Al-Bukhari mentioned this hadith in mu'allaq from while others, such as an-Nasa'i, Ibn Khuzaimah, Ibn Hibban and Ibn as-Siraj related it. Al-Bukhari records that Ibn Shihab (az-Zuhri) said, "The Messenger of Allah, upon whom be peace, would say, 'ameen."

Says 'Ata, "'Ameen is a supplication." Ibn az-Zubair and those behind him would say 'ameen and the mosque would ring with their voices.

Reported Nafa', "Ibn 'Umar did not encourage the people to say it aloud, nor did he discourage them. I have heard him report that." Reporting on this same subject, Abu Hurairah said, "When the Messenger of Allah, upon whom be peace, would recite, '...Not with those with whom You are displeased and not of those who have gone astray,' he would say, 'ameen such that those close to him could hear him." (Related by Abu Dawud.) Ibn Majah's version is, "Until the people in the first row would hear him, and the mosque would ring with the sound." Al-Hakim also relates this hadith, and says that it is sahih according to the criterion of al-Bukhari and Muslim. Al-Baihaqi calls it hassan sahih. Ad-Daraqutni considers it as hassan.

A similar report from Wa'il ibn Jubair says, "I heard the Messenger of Allah, upon whom be peace, recite, '...and not of those who have gone astray,' and then say 'ameen, and make it long with his voice." This was related by Ahmad. Abu Dawud has it with the wording, "And he would raise his voice with it." At-Tirmizhi classifies it as hassan and states, "More than one knowledgeable companion and those who followed them have said that a person should raise his voice while saying 'ameen and not make it silent." Ibn Hajr holds that the chain of this hadith is sahih. Reported 'Ata, "I have found two hundred companions of the Prophet, upon whom be peace, in this mosque and when the imam recited,'...and not of those who have gone astray,' I heard them say 'ameen."'Aishah reported that the Prophet, upon whom be peace, said, 'The Jews do not envy you for anything more than they envy you for the salutations and the saying of 'ameen behind the imam." (Related by Ahmad and Ibn Majah)

It is preferred to say 'ameen along with the imam, and not before or after him

Abu Hurairah reported that the Prophet, upon whom be peace, said, When the imam recites, '... not of those with whom You are angered nor of those who have gone astray,' you should say 'ameen. If this corresponds to when the angels say it, he will have all of his previous sins forgiven." (Related by al-Bukhari.) He also reported that the Prophet said, "When the imam recites, '...not of those with whom you are angered nor of those who have gone astray,' then say 'ameen (along with the imam), for the angels say 'ameen and the imam says 'ameen. If his 'ameen corresponds to the 'ameen of the angels, he will have his previous sins forgiven." (Related by Ahmad, Abu Dawud and an-Nasa'i.)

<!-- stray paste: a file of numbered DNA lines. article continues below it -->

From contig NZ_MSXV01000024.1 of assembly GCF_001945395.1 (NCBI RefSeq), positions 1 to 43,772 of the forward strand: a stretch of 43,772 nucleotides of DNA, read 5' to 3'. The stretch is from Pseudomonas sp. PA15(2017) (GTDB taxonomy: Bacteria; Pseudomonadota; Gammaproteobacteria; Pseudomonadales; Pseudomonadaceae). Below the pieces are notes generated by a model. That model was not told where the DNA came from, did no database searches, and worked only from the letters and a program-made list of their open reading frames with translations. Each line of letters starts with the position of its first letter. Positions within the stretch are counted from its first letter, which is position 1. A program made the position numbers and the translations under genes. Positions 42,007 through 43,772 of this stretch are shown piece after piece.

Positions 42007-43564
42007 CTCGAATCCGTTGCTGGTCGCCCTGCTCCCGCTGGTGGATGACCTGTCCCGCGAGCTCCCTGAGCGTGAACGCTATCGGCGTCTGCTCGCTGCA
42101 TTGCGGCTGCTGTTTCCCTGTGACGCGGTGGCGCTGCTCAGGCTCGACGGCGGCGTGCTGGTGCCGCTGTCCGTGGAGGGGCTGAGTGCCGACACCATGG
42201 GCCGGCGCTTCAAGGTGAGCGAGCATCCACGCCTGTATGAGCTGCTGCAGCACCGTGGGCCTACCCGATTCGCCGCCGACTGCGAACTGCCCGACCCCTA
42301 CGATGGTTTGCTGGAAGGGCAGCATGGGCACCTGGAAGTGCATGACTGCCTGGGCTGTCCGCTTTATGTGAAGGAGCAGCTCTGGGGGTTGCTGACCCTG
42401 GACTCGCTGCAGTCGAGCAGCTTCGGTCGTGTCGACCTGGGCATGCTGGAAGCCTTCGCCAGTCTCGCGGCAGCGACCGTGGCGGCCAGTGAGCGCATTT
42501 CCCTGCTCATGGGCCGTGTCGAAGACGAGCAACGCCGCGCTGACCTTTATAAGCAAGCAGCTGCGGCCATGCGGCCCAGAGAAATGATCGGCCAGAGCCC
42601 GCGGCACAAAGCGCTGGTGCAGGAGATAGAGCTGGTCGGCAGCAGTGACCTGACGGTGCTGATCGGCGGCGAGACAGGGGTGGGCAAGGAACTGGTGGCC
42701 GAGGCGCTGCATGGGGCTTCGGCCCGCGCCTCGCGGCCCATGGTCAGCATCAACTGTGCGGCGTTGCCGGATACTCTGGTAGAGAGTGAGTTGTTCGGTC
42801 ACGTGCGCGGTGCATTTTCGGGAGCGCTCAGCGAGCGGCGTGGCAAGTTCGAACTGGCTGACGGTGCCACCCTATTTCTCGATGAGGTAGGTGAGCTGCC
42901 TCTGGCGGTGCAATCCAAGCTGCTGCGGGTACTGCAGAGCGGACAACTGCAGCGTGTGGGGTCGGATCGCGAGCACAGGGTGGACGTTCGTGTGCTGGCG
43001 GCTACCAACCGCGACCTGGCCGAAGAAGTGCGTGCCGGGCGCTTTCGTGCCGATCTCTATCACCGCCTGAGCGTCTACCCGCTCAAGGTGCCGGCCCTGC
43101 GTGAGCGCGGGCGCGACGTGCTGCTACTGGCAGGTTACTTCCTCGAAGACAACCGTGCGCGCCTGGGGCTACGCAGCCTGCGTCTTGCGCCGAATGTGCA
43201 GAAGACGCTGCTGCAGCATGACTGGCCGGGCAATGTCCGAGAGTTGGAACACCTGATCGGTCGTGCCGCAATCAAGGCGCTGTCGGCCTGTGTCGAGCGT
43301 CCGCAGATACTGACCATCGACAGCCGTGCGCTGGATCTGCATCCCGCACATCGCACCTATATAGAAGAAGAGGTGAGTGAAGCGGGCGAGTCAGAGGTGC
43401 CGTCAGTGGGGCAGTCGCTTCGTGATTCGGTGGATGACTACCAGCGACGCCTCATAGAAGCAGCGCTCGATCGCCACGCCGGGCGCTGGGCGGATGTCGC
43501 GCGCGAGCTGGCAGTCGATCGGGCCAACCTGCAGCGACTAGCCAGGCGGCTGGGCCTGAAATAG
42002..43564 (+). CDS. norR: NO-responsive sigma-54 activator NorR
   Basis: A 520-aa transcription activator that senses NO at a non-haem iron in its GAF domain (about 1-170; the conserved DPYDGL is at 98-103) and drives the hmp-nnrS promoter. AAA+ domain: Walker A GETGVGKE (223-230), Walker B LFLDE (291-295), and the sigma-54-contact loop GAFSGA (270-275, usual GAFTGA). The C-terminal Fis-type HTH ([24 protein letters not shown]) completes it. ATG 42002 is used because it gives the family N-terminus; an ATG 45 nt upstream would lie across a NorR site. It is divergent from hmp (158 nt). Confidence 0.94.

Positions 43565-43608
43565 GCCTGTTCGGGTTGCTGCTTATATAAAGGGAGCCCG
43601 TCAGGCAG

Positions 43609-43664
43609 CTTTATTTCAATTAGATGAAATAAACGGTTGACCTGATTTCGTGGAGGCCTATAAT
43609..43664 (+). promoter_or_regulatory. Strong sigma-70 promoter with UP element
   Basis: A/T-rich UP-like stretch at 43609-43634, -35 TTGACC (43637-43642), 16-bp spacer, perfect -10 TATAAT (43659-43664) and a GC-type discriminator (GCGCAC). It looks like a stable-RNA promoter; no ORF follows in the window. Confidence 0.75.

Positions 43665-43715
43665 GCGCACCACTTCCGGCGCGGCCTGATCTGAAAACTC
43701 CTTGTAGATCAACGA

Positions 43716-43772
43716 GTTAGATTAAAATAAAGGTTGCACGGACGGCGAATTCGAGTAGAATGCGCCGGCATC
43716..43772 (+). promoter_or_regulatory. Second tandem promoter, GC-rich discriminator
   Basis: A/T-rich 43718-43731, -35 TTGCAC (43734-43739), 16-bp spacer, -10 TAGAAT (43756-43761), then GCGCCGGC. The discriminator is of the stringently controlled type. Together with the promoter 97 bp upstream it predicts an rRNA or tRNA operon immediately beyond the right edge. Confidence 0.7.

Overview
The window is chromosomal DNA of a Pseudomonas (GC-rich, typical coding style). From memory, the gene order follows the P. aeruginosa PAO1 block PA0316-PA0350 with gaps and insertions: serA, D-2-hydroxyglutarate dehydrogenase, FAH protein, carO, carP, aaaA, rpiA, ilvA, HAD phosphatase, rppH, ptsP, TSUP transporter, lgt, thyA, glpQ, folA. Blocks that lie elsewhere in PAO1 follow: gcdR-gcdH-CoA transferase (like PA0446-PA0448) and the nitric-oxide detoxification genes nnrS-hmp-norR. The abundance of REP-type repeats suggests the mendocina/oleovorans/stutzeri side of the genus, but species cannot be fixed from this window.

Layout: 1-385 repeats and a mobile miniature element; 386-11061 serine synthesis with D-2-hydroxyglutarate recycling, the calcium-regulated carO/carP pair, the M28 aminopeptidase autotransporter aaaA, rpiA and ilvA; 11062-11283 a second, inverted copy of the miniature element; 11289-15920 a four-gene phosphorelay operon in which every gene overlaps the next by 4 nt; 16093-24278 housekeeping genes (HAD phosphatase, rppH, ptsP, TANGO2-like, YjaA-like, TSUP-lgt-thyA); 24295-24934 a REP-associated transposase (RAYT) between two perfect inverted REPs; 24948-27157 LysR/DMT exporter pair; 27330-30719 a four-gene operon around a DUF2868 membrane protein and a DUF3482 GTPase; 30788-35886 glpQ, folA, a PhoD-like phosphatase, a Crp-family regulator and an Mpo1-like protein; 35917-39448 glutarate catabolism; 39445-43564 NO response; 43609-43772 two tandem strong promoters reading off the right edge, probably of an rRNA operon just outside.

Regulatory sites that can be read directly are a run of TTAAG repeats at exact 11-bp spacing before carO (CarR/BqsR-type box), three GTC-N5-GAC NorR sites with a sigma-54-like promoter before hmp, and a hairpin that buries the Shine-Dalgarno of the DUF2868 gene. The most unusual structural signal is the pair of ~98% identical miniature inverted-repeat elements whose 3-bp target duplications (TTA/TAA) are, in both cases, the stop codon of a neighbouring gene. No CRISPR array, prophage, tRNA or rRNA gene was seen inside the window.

Volume 1, Page 137: Sunnah acts of prayer, Qur'anic Recitation after al-Fatihah

It is sunnah for the person to recite a section of the Qur'an after al-Fatihah during the two rak'ah of the morning prayer and the Friday prayer, and the first two rak'ah of the noon, afternoon, sunset and night prayers, and in all of the rak'ah of the superogatory prayers. Abu Qatadah reported that the Prophet, upon whom be peace, would recite al-Fatihah and some surah in the first two rak'ah of the noon prayer, and only al-Fatihah in the last two rak'ah. Sometimes he would recite some verses. The first rak'ah's recital would be longer than the second. That was how it was done in the afternoon and morning prayers. This is related by al-Bukhari, Muslim and by Abu Dawud, who adds, "We think he did that in order to allow people to catch the first rak'ah."

Jabir ibn Sumrah reported that the people of Kufah complained about Sa'd to 'Umar, causing 'Umar to dismiss him and replace him with 'Ammar. They had many complaints about Sa'd, even claiming that he did not pray properly. 'Umar sent for him and said, "O Abu Ishaq (Sa'd), these people claim that you do not pray properly." Sa'd replied, "By Allah, I prayed with them in the same manner that the Messenger of Allah, upon whom be peace, prayed with us, and I never shortened it in any way. I would lengthen the first two rak'ah of the night prayer and shorten the last two." Said 'Umar, "This is what I expected of you." He sent him back to Kufah with one or two people to ask the people of Kufah about him. All of the people praised him until they went to the mosque of the tribe of 'Abs. A man named Usamah ibn Qatadah, also known as Abu Sa'da, stood and said, "Since I am under oath I must inform you that Sa'd never accompanied the army, did not distribute the booty justly, and was not just in his legal verdicts. Sa'd then said, "I pray to Allah for three things: O Allah, if this slave of Yours is lying and stood only for show, then give him a long life, increase his poverty and put him to trials." Years later, when Usamah was asked how he was doing, he would answer that he was an old man in trial due to Sa'd's supplication. 'Abdul-Malik (one of the narrators) said that he had seen the man afterwards with his eyebrows overhanging his eyes due to old age, and he would tease and assault the young girls along the paths. (Related by al-Bukhari.)

Said Abu Hurairah, "A recitation should be done in every prayer. What we heard from the Prophet, upon whom be peace, we let you hear. What he was silent about, we are silent about with you. If one does not add anything to al-Fatihah, it is sufficient. If one does add something, it is good." (Related by al-Bukhari.)

Volume 1, Page 138: Sunnah acts of prayer, How to Perform the Recital after al-Fatihah